In October, Dr. Rachel Magee presented at the Digital Media & Learning Conference at the University of California, Irvine. Her presentation, titled “App Authors: Kids Designing, Creating, and Sharing Apps in Informal Learning Settings,” focused on the App Authors framework, our current curriculum and findings, and opportunities for future work in this area.

In November, Dr. Deborah Stevenson and graduate student Lizzy Isbell presented together at a Research Showcase hosted by the University of Illinois’ School of Information Sciences. Deborah spoke about the background and research aspects of App Authors, while Lizzy talked about the most recent curriculum iteration she had taught at the Douglass Branch of the Champaign Public Library over the summer.

In December, Deborah and Lizzy met with our technical design team at Pixo to discuss ideas for App Authors going forward. We talked about the importance of longevity and sustainability of the project, with particular focus on exploring various platforms for keeping the curriculum alive and easily shareable. Currently, we have materials in both Google Drive and Box folders, but our goal is to make our materials easily accessible from one platform. We also discussed creating an easy way for interested parties to find the most useful “flavor” of the curriculum based on their own time constrictions and prospective audience.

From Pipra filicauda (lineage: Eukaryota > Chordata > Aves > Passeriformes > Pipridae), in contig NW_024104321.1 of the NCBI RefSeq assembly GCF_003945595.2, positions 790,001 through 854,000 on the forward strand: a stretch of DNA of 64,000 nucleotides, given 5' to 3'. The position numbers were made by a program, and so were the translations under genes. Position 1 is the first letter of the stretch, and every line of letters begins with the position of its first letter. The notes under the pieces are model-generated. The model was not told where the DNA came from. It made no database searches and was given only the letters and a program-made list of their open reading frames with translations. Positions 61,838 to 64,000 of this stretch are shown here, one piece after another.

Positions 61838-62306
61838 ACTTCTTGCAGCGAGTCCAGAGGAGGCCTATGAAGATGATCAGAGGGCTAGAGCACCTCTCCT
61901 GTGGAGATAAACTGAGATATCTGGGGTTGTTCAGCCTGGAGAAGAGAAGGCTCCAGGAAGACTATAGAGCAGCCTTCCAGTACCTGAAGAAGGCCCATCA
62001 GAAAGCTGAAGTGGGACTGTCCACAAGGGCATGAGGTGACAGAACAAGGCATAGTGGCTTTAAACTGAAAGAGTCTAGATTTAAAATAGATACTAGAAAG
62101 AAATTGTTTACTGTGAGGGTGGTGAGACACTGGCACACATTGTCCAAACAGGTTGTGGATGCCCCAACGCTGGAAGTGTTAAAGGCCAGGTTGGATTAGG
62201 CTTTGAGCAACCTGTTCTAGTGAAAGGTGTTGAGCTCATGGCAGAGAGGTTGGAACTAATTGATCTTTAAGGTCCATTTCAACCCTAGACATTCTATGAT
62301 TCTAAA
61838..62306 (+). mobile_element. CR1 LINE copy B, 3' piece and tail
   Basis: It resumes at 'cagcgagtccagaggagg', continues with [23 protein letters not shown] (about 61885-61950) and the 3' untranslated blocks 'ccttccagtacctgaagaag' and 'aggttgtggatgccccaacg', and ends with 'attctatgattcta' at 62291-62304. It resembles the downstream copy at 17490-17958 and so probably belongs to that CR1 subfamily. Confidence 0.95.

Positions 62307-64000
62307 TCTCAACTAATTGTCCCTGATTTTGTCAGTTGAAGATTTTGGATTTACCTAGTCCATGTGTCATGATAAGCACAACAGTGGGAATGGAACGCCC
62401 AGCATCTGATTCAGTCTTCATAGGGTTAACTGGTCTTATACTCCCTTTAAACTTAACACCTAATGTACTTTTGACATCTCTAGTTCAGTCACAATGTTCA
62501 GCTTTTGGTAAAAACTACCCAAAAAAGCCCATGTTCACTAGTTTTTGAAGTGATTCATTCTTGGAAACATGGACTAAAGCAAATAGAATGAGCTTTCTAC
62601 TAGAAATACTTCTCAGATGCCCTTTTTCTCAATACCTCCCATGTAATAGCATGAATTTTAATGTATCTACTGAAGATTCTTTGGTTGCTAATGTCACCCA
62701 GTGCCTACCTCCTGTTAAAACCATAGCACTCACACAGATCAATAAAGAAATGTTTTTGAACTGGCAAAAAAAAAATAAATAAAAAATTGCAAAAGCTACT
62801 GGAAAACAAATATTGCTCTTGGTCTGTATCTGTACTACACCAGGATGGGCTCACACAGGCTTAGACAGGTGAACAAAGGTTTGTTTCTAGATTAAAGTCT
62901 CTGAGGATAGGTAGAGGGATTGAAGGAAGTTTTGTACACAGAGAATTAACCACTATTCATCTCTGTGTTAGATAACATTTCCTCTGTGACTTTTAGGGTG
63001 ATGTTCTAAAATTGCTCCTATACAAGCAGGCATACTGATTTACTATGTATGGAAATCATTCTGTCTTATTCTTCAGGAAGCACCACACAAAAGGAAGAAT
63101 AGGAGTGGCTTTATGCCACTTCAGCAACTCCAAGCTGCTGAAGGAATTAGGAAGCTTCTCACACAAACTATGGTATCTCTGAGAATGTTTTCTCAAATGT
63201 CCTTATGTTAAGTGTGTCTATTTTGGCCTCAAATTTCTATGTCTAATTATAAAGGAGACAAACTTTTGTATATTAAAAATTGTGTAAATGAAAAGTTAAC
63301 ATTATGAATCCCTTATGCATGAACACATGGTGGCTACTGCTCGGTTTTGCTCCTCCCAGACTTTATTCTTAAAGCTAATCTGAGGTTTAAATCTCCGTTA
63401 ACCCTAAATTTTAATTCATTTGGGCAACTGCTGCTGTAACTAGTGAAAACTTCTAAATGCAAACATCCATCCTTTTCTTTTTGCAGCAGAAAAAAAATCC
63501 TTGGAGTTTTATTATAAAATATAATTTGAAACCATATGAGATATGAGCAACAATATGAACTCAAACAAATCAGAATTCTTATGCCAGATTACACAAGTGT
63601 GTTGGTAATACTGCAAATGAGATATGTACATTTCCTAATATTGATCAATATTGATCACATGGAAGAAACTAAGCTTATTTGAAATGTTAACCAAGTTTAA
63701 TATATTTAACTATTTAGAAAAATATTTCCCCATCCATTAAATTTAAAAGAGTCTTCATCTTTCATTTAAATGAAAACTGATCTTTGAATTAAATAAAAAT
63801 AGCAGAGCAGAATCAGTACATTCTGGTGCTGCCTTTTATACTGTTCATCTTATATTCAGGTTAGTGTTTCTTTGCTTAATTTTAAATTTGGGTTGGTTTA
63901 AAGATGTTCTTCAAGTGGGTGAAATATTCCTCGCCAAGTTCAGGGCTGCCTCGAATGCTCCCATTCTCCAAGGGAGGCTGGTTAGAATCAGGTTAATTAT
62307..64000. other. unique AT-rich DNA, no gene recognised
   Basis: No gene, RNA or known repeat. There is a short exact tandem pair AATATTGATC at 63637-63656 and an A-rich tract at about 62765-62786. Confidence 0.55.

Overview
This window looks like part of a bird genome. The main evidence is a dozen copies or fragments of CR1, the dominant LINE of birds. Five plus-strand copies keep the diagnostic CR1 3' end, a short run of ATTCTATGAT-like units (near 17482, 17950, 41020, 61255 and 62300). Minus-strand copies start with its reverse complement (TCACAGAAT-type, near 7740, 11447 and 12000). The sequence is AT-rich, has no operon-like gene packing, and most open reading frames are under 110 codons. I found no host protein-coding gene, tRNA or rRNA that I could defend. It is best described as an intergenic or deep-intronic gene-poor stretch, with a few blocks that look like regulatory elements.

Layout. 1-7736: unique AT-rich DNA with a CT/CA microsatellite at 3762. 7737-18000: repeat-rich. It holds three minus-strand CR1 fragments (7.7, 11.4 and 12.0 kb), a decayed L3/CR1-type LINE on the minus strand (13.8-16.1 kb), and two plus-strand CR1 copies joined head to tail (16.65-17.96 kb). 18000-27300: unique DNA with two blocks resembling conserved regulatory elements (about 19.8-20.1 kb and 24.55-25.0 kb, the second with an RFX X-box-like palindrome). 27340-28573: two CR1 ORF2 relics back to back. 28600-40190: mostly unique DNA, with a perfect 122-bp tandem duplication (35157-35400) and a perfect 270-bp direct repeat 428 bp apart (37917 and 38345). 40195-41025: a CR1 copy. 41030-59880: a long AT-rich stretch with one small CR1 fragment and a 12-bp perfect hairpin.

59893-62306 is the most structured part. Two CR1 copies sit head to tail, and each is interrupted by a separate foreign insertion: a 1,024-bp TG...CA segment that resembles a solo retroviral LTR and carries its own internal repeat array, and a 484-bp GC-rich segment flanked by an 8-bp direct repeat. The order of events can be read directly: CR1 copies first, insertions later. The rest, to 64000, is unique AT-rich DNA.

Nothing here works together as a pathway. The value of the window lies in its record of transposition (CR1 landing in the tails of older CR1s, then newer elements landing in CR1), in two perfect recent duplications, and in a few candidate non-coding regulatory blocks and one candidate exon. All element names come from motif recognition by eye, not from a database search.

Our team has also been in conversation about the next steps for App Authors once our grant ends in fall 2018. We have discussed developing an “App Educators” program, utilizing teen mentors to teach coding to our target audience of younger children. Please let us know if your library might be interested in partnering with us to further our research in these possible next steps!

In other news, Deborah Stevenson will be talking about App Authors to an international audience in June at Princeton University’s 2018 International Symposium for Children’s Literature & the US-China Symposium for Children’s Literature.

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App Authors project moves forward at new sites

App Authors project moves forward at new sites

FOR IMMEDIATE RELEASE

MEDIA CONTACT: Kate Quealy-Gainer (kqueal1@illinois.edu|217-265-0608)

Champaign, IL (January 5, 2017)—App Authors has expanded its reach beyond Champaign as programs are implemented at our partner sites in Maryland, Oregon, and Alaska. The project, developed by the Center for Children’s Books and funded by the Institute of Museum and Library Services, aims to give young participants a chance to explore, play, and create their own apps through a child-centered curriculum. It engages kids regardless of experience level and gives them familiarity with problem solving and the opportunity to develop critical thinking skills.